5 Tips for Writing an Entry-Level Resume
Improve Your Entry-Level Resume
Writing an entry-level resume can be a snap, even when you have only a little work experience under your belt.
Fortunately, you can make a lot out of a little by emphasizing your unique abilities.
These 5 tips will help your entry-level resume stand up to scrutiny and stand out from the pack!
1. Maximize your experience.
It’s effortless and looks streamlined, but listing only your previous employers and job titles on your entry-level resume can leave potential employers not only unimpressed, but also wondering what exactly you did.
Add two or three bullet points for each position on your entry-level resume, detailing a few of your primary (and most impressive) responsibilities in the order that they apply to the position you’re seeking. You can also include volunteer work on your resume if it shows necessary skills. You’ll expand your credentials while also tailoring your experience to fit the job.
2. Show your range.
“Past experiences” on your entry-level resume can include more than just previous jobs.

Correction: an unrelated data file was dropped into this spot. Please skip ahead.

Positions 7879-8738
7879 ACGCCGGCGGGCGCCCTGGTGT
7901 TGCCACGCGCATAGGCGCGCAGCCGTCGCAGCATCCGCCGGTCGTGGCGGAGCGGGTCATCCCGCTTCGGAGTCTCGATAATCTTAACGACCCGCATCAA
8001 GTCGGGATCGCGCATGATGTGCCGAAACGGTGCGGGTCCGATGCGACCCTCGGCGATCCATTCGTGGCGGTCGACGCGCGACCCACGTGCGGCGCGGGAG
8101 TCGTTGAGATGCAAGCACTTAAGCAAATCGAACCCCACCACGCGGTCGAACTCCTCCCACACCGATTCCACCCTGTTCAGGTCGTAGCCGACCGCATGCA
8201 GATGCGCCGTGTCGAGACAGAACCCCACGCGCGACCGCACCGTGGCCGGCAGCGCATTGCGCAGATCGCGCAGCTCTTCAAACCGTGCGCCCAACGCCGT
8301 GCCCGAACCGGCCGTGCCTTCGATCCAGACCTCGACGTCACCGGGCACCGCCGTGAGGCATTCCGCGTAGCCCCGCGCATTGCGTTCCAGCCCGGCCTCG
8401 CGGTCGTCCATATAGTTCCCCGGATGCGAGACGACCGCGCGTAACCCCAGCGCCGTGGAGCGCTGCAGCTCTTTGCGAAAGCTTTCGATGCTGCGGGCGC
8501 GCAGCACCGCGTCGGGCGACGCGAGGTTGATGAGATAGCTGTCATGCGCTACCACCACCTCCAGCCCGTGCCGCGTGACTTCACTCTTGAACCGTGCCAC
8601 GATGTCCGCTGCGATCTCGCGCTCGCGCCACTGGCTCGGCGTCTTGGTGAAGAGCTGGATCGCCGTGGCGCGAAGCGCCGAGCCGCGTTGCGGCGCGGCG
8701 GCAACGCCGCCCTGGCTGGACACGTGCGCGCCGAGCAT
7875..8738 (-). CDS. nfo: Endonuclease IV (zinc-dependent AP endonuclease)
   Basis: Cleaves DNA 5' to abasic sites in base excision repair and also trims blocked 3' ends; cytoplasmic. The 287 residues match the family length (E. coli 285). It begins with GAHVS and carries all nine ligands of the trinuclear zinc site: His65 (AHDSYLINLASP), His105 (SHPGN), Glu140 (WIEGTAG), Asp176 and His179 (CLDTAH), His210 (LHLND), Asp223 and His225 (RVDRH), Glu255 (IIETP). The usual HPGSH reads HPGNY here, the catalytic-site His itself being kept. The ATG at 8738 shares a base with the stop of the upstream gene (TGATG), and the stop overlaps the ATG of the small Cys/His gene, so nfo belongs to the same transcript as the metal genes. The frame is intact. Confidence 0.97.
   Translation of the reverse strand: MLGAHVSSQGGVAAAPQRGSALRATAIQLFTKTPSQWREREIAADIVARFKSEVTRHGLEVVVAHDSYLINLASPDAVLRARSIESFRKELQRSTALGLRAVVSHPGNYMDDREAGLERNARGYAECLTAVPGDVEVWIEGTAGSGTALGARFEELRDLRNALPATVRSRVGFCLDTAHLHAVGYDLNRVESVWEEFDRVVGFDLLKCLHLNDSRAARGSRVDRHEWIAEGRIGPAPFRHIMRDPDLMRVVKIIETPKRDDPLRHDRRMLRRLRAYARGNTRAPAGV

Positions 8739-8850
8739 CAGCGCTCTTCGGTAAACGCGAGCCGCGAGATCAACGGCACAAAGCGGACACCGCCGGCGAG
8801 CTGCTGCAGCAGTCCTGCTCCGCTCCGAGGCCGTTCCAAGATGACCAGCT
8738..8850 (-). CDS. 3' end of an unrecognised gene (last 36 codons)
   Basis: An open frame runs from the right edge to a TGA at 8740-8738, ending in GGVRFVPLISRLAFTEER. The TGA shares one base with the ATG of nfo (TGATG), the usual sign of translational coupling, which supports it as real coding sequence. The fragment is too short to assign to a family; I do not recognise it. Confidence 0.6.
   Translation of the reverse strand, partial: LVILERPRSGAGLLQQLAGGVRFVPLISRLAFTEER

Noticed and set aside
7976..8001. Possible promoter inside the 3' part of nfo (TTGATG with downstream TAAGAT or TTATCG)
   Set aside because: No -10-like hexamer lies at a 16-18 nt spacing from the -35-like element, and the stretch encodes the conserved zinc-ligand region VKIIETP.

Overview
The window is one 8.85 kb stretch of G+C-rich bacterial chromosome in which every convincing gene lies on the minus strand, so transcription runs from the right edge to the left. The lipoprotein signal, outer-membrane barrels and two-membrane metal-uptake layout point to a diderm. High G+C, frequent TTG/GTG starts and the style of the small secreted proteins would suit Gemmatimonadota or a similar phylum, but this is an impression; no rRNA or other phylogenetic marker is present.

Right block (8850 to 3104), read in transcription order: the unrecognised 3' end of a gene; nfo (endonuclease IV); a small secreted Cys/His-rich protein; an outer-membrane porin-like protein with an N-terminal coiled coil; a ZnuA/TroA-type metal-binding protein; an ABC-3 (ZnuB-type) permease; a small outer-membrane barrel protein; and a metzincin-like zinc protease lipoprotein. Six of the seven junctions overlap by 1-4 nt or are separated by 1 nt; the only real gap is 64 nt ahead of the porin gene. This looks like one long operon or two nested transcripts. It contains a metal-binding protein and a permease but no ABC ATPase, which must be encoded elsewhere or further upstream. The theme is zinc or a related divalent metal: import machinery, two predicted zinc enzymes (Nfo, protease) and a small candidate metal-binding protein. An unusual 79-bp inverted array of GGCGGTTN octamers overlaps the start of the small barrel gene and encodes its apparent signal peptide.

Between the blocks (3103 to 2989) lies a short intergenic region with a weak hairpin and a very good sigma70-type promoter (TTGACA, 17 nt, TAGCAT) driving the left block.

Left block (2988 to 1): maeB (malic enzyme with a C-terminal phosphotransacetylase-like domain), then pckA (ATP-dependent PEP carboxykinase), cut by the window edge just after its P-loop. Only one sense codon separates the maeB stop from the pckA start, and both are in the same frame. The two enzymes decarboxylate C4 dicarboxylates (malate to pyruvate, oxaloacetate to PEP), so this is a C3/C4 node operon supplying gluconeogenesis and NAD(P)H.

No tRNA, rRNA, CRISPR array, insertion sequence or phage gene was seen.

Detailing your proficiency in other areas, like specific computer programs or foreign languages, can add a lot of value to your entry-level resume. Even highlighting unrelated but important extracurricular activities on your resume can reflect your commitment to a goal – plus, you never know when an employer might bond with you over a shared love of water-skiing!
3. Use their language.
Incorporating words or phrases from a job listing into your entry-level resume is a great way to catch prospective employers’ eyes. If they’re looking for a “hard-working team player,” you might mention in your resume that you thrive in “team” environments and throw yourself into “hard work.” You’ll leave your employers musing that they couldn’t have said it better themselves.
4. Provide references – even if you aren’t asked.
For job-seekers with little work experience, references can be a huge asset to your entry-level resume. References can attest to your dedication and drive, even if you haven’t had many chances to prove your abilities in a work environment.
Even if references aren’t required in your application, why leave them out? Consider including two or three references on your entry-level resume. It’s an added convenience, and proves you have people ready to vouch for your skills.
5. Sell yourself!
When writing an entry-level resume, you might not have the experience that other positions require, but you don’t have to apologize or sell yourself short. Even if you can list only a couple of past accomplishments on your entry-level resume, you can describe the skills you’ll bring to future positions.
If you want help making your entry-level resume stand out from the pack, ULS offers a professsional resume-writing service specifically for current students and recent graduates. So let your entry-level resume brag a little – and good luck!